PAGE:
Example #1: Successful Restructuring — Accredited Provider with Parent and Sister Companies
An accredited CME provider can have a sister corporation that is a commercial interest. The parent corporation cannot be a commercial interest, each corporation must be a separate legal entity and there must be proper firewalls in place.
An accredited provider restructured by setting up a parent corporation and two sister corporations. One sister corporation is a commercial interest (it markets, re-sells or distributes health care products or services); the other is an accredited CME provider. The parent corporation functions as a holding company comprising areas such as information technology, human resources and financial services. These services are shared by the sister corporations. Each corporation is a separate legal entity (LLC, Sub S or C Corporation).
This structure would be considered compliant because the CME provider
- is not owned or controlled by a commercial interest,
- has separate management,
- is the employer of record,
- has a governance structure separate from the governance structure of the commercial interest,
- receives any funds from a commercial interest only as commercial support in accordance with the Standards for Commercial Support.
Separate staffing, physical location and secure information technology infrastructure that cannot be accessed by the sister corporation are additional features of independent organizations. The presence of written firewall policies, demonstrating that decisions concerning CME content are independent of the ACCME-defined commercial interest formalize the independence.
This approach to separation was adopted by a number of corporations with multiple divisions, including entities that engaged in advertising, marketing, and publishing in numerous fields in addition to health care.
Example #2: Unsuccessful Restructuring — Withdrawal from Accreditation
Some organizations were not able to ensure the independence of education from promotion and as a result withdrew from ACCME accreditation. In some cases, corporations were unwilling to convert divisions to separate legal entities. Some accredited providers were unable to clearly demonstrate that heir governance was independent of the parent and sister(s) corporations, that they had authority to manage planning and content independent of commercial interests. Some did not have written firewall policies. Some failed to clearly demonstrate separation of staffing, physical location or secure infrastructure (e-mail/servers). Given those findings, the ACCME determined that these organizations would not meet the ACCME’s expectations as articulated in the definition of a commercial interest.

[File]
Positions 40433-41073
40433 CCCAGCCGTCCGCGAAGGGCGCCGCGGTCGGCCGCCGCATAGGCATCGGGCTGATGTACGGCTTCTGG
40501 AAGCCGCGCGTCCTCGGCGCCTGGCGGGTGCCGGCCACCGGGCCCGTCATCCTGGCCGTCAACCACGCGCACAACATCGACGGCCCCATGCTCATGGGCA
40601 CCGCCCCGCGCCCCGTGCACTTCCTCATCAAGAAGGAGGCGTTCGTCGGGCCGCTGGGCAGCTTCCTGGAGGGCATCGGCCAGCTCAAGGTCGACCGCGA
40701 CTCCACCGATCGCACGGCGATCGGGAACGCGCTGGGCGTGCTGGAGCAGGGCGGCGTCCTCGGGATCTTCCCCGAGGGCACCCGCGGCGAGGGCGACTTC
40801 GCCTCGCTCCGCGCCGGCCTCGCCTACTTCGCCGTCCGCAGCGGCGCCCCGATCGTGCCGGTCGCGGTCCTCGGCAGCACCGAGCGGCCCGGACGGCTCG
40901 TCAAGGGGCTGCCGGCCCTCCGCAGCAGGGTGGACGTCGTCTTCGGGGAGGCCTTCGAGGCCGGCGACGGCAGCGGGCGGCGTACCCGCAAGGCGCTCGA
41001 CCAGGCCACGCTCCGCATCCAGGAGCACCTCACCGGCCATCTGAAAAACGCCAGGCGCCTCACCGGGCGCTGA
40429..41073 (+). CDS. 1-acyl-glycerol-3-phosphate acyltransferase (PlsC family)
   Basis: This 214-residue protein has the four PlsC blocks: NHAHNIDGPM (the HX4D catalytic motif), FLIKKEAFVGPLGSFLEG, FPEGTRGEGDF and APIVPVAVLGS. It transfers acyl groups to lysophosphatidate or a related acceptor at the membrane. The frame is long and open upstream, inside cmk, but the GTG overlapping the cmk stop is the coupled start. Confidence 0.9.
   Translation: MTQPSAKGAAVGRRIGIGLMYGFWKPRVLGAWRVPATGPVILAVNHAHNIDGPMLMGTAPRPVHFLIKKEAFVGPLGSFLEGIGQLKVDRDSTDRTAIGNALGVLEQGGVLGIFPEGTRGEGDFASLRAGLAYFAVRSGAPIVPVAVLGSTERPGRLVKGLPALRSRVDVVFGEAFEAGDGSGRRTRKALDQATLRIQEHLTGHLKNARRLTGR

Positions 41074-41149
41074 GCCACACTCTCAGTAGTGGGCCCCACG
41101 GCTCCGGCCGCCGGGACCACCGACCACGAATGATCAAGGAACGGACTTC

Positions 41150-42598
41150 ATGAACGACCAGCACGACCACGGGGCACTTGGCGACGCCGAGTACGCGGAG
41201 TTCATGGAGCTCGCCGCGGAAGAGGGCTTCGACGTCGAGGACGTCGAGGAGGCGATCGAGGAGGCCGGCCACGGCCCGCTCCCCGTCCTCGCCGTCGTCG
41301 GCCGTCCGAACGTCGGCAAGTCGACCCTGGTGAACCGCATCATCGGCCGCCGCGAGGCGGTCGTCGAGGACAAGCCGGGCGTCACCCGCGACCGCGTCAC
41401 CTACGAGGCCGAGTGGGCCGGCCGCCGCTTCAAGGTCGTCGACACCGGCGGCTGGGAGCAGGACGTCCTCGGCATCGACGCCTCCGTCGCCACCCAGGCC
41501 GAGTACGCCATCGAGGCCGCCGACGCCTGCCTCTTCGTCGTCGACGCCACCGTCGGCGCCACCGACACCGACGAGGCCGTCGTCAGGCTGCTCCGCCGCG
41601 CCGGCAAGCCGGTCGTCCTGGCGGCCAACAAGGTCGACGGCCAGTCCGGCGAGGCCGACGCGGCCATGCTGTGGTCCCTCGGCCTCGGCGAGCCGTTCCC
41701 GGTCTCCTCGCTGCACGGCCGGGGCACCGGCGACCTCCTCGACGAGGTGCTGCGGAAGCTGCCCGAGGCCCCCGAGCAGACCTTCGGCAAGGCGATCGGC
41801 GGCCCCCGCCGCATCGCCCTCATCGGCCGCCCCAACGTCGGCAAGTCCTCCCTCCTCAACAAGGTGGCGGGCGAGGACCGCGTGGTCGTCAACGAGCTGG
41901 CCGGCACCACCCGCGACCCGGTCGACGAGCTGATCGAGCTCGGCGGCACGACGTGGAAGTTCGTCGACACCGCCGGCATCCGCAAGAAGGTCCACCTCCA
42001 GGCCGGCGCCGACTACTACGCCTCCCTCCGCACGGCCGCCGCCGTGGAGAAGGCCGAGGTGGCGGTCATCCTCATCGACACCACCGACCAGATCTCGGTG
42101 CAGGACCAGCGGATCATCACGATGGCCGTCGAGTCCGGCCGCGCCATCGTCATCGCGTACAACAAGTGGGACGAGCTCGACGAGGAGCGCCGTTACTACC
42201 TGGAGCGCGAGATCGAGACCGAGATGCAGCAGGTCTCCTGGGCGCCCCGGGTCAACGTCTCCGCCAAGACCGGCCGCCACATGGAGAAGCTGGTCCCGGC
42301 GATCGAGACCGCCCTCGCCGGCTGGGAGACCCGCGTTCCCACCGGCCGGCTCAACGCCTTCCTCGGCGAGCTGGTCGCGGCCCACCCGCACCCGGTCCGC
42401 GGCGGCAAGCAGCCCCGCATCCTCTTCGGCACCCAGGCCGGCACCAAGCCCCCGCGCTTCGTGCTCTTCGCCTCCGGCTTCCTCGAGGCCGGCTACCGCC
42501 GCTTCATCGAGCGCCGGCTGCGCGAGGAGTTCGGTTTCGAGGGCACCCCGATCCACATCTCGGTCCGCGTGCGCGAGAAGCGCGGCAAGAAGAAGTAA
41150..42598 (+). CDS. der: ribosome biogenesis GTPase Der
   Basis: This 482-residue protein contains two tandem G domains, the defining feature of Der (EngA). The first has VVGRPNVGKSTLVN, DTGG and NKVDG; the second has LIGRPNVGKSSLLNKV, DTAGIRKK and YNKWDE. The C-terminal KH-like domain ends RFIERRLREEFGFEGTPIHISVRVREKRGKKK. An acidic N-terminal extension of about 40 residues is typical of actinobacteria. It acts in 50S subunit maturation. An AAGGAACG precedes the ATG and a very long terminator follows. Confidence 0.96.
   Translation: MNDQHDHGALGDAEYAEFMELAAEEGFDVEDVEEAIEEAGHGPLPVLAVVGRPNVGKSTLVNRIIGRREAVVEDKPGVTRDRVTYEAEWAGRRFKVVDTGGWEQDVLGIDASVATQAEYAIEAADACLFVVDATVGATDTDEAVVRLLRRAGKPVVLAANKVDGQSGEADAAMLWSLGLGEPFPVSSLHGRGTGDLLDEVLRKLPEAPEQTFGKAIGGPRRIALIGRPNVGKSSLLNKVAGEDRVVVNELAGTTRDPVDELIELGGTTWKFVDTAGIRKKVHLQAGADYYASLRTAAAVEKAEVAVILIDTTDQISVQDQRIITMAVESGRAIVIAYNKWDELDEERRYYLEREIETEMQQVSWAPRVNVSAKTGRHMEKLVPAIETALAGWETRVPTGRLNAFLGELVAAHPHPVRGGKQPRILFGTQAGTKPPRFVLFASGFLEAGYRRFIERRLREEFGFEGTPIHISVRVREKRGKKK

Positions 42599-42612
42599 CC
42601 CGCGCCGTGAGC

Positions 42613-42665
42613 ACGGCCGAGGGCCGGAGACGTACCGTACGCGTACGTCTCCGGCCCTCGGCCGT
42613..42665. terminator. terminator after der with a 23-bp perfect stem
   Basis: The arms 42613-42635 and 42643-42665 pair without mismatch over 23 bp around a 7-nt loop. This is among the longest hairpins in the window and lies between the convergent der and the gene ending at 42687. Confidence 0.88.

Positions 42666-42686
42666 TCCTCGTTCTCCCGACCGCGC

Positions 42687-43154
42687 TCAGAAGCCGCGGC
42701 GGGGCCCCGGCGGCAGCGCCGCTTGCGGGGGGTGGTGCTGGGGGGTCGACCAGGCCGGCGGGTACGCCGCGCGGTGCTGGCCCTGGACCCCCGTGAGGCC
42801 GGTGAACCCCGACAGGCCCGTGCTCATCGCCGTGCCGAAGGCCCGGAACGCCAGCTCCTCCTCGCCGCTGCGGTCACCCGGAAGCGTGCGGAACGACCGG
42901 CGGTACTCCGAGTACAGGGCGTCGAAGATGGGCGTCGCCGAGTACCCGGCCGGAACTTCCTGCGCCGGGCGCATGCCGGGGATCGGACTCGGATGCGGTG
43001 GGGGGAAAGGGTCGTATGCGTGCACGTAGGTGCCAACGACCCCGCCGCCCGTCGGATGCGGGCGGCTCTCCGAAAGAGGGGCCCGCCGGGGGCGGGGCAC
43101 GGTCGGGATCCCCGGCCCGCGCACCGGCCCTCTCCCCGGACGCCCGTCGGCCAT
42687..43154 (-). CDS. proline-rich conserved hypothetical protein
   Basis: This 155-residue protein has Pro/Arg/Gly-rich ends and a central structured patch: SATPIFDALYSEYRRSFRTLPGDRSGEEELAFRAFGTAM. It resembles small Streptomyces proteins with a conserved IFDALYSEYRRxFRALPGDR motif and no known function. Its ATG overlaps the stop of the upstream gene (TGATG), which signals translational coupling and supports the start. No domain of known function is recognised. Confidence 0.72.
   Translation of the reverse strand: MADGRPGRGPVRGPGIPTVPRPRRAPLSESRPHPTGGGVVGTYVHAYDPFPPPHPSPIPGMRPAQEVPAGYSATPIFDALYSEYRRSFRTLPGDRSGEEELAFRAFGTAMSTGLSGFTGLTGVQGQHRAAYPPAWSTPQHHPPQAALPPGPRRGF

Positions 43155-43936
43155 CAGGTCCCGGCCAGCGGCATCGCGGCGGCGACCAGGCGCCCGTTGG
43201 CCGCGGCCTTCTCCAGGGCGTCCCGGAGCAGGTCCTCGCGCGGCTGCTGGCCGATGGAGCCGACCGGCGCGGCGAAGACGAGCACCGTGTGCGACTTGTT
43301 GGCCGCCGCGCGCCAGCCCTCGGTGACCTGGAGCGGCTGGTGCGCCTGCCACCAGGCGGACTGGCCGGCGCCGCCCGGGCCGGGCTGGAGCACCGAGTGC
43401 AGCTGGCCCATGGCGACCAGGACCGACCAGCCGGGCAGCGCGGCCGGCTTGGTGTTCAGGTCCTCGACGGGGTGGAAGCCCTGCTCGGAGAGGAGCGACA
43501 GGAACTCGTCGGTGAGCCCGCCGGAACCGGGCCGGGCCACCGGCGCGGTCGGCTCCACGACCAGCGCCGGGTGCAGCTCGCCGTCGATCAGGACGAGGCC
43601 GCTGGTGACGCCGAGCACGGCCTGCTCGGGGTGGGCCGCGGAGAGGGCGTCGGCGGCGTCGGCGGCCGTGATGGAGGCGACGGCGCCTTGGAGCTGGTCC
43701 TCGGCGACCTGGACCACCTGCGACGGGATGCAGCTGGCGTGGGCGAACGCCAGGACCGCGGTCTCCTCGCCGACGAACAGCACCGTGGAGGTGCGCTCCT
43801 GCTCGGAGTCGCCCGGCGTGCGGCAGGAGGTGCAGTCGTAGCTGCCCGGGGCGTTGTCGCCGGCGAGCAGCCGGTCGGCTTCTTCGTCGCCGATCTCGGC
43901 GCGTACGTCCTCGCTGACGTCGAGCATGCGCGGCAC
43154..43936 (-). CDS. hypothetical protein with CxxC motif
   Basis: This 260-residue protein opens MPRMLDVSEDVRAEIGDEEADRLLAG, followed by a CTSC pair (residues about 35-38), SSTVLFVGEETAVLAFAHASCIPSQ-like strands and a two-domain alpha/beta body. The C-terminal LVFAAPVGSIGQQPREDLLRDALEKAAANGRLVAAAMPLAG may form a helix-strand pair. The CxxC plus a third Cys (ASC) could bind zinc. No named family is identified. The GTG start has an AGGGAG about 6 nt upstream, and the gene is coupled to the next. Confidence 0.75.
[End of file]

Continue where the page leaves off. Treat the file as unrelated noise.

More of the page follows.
The Accreditation Council for Continuing Medical Education is a not-for-profit organization based in Chicago that is responsible for accrediting U.S. institutions that offer continuing medical education through a voluntary, self-regulatory system. The ACCME also has a system for recognizing state medical societies as accreditors for local organizations offering CME.
The ACCME's mission is to identify, develop and promote standards for quality continuing medical education that improves health care for patients and their communities. There are currently approximately 2,500 accredited CME providers in the United States, whose educational activities draw more than 17 million health care practitioner participants annually.
The ACCME's member organizations include the American Board of Medical Specialties, the American Hospital Association, the American Medical Association, the Association for Hospital Medical Education, the Association of American Medical Colleges, the Council of Medical Specialty Societies and the Federation of State Medical Boards of the U.S. Inc.
For more information, visit www.accme.org.